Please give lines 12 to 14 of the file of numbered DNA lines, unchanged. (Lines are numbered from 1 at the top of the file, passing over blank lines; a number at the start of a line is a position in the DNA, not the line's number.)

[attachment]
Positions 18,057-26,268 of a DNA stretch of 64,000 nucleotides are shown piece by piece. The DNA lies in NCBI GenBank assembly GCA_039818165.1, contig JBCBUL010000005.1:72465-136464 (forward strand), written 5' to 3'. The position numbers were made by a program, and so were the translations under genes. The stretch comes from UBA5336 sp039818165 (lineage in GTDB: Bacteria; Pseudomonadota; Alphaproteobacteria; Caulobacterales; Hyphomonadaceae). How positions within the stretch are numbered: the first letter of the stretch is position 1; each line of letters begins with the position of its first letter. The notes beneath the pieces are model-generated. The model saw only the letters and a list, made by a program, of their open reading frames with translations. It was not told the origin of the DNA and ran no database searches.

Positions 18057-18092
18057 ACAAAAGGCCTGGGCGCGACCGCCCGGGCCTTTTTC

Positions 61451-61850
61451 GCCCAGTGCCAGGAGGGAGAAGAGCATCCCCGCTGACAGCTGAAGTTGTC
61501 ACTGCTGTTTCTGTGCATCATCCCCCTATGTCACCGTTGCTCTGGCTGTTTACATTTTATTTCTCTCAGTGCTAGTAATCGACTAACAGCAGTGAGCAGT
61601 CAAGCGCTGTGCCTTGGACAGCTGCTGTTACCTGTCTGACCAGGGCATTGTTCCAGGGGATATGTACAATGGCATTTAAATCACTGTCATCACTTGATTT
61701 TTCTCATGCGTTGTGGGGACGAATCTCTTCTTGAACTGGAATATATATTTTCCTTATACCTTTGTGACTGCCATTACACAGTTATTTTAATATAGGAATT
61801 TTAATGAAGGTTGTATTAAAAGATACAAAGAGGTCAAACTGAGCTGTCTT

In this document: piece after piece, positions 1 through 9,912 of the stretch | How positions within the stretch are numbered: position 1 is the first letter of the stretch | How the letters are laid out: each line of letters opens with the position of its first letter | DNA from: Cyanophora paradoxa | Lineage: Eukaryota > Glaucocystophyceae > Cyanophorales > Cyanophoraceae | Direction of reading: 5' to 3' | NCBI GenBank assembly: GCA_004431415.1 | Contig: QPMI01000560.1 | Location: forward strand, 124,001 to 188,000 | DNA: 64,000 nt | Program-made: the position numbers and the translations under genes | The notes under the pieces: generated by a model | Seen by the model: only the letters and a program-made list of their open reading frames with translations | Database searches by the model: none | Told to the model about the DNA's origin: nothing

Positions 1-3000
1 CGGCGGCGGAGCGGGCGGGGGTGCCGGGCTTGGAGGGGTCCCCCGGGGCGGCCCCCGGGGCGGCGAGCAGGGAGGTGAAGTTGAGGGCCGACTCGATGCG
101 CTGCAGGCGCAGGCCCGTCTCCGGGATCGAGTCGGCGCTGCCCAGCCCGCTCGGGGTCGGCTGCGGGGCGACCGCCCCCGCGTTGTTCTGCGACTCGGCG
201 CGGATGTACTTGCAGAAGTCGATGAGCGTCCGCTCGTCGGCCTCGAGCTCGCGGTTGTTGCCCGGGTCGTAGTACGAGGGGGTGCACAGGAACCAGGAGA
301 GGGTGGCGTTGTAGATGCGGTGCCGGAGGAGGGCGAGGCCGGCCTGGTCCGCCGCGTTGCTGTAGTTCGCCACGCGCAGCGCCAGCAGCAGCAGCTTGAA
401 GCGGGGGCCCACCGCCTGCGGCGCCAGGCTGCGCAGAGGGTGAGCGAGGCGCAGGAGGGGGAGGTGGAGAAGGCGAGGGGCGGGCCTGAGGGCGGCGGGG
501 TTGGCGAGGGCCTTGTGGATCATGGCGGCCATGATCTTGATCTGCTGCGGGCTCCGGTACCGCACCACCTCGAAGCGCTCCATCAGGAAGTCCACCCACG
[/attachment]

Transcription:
1 CGGCGGCGGAGCGGGCGGGGGTGCCGGGCTTGGAGGGGTCCCCCGGGGCGGCCCCCGGGGCGGCGAGCAGGGAGGTGAAGTTGAGGGCCGACTCGATGCG
101 CTGCAGGCGCAGGCCCGTCTCCGGGATCGAGTCGGCGCTGCCCAGCCCGCTCGGGGTCGGCTGCGGGGCGACCGCCCCCGCGTTGTTCTGCGACTCGGCG
201 CGGATGTACTTGCAGAAGTCGATGAGCGTCCGCTCGTCGGCCTCGAGCTCGCGGTTGTTGCCCGGGTCGTAGTACGAGGGGGTGCACAGGAACCAGGAGA